...to Keep My Head Above Water and Maybe Figure Some Stuff Out. I'm playing out lines of thinking, not positing truths. Let's play. (see timelesspitch.com and whichwrites.com for writer CA Ives)
Wednesday, June 26, 2013
Screw affordable childcare
Screw affordable childcare.
Screw affordable childcare and crap made in China that falls apart and all the other ways we are penny wise and pound foolish.
But especially affordable childcare. Childcare should not be affordable. Childcare is priceless to a society. It is the very foundation and framework on which the entire fabric of society rests. The first four years of life predict far too many social cost outcomes to be ignored.
Childcare is critical work. And we value it at Zero.
I commit to take on another human from infancy, raise them as a human resource in the slave-society where access to money is required for participation. I commit to 24-7 life-or-death responsibility for this helpless individual. If that child is mine, it's presumed the value is all mine. But it's certainly not.
Anita works in a child care facility earning $16.50 per hour, no sick time, no benefits. She has a college diploma in early childhood education and 6 months of experience. She is responsible for the social, cognitive, physical, psychological, emotional, and physiological development of 15 toddlers. And to wipe their noses and change their diapers.
This is what I call Assembly Line resource development. We are building machines for the economy. The economy is asking for expensive machines, but we keep giving them stuff that breaks. Human machines rushed through an assembly-line process of education beginning with wasting valuable development opportunities on babysitting.
The humans break under pressure, the stress in the system. We've leaned it out too far. Like a car engine, when the band tightens and there is no more slack - it breaks. The stress and economic pressure of having to find and keep a good paying full-time job for sustenance and to meet basic life goals has broken the capacity of huge swaths of people.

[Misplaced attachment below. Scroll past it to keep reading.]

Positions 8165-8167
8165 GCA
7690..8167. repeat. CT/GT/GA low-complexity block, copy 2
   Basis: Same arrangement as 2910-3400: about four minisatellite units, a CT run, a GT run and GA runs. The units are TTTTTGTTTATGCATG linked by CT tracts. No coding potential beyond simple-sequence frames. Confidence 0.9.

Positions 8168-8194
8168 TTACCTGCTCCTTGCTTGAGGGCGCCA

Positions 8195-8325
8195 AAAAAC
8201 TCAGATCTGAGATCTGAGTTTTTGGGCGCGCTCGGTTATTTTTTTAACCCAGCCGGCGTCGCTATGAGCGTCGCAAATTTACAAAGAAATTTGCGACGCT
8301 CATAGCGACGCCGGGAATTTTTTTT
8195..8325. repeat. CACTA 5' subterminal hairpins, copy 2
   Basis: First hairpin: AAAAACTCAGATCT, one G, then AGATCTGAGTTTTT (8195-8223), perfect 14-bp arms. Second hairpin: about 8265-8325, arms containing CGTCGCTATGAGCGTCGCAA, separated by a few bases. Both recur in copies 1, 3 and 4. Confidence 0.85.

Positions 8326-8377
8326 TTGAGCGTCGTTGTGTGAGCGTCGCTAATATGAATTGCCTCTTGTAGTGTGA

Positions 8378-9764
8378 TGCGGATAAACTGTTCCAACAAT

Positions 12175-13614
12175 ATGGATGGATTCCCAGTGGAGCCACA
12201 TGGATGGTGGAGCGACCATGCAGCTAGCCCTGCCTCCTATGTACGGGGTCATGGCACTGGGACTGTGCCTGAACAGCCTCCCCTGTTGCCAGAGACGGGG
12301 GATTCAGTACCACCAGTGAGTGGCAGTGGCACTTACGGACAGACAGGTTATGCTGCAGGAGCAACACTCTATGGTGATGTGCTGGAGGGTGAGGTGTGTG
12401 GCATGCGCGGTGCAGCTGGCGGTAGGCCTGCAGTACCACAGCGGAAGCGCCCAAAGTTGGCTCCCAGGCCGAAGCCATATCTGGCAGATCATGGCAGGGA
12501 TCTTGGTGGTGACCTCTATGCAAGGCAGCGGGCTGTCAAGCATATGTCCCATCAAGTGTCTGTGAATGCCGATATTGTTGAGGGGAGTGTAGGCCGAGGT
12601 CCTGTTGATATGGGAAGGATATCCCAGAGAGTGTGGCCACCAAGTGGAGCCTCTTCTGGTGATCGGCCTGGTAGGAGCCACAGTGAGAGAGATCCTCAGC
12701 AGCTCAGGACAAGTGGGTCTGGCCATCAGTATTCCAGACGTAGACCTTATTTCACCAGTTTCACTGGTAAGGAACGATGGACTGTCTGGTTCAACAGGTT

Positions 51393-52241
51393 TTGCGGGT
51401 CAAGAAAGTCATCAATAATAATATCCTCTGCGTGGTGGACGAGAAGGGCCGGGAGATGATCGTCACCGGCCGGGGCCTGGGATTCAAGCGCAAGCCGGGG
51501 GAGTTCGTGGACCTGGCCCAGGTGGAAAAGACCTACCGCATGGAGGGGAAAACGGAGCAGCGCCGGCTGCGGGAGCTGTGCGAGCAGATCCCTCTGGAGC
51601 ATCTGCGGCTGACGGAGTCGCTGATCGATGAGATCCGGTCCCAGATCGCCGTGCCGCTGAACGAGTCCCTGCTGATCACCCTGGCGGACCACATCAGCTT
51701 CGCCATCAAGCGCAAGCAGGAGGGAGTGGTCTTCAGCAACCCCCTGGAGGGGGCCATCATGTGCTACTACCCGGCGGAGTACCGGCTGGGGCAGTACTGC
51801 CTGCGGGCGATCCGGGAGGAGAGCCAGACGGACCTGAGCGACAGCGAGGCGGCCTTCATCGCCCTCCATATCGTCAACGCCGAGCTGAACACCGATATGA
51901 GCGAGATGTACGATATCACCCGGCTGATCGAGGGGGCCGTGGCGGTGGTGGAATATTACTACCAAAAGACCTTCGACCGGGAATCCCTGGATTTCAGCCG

Adults under stress parent less patiently. Parents with fewer resources parent with less help from outside sources such as clubs, athletics, etc. Parents with no time parent with less information, more on the fly, and with less awareness of what they are teaching in their daily actions.
Children living in stress environments do not grow as well, learn as well, adapt as well or feel as well as children living in low stress environments. They grow up into unhealthy adults under stress.
It means we can't do as much with as many of them. Lots of the human machines lose their capacity to learn the information, skills, etc. that they need to thrive as adults, but more importantly to everyone else, to contribute effectively in the economy. Too many of them can't be used by the private sector and come back to society as "rejects." Unemployed.
Maybe they could have grasped calculus if we'd taught it to them slowly for six years instead of asking them to learn the basics in six months in high school (see here). Maybe they could have become strategic thinkers who solved world problems if they'd been supported, mentored, coached and helped during their formative years. But in reality, only the very bravest, best and most capable will rise above their circumstances to overcome and triumph by being better lubricated machines and critical cogs. There are not enough of them for the future.
It may be worth trying to salvage the current adults. They are probably fully capable machines that just need to be repaired - that is, healed from the stress-inflicted damage on their social, cognitive, physical, psychological, emotional and physiological development. Maybe the adults can be salvaged for private-sector use at great cost. But it's the small children where we have the most chance to impact.
Which brings us back to Anita and her college diploma, her $16.50/hour, and her her responsibility for the social, cognitive, physical, psychological, emotional, and physiological development of 15 toddlers between 8am and 4pm Monday to Friday while their parents work in the economy. Her rent is $700 a month. I wonder how her stress level is?
The work of Care should be valued. It should be trained, it should have standards tied to research, and it should be compensated as professional work. Which means it could never, never be affordable. And it shouldn't be. It should be infrastructure. To build our workforce.
Valuing the work of Care means rethinking everything about how we engage as society, what our goals are. Just the way that building road and wire and plumbing infrastructures required a public commitment, public support and public access, so does the establishment of a private-sector-ready workforce. Caring for small children is not the work of play, though it is playful work. It is critical for everything we want in our society.
Unless we only want shareholder profits this quarter.
Posted by CAI (@MrsWhich) at 6:37 AM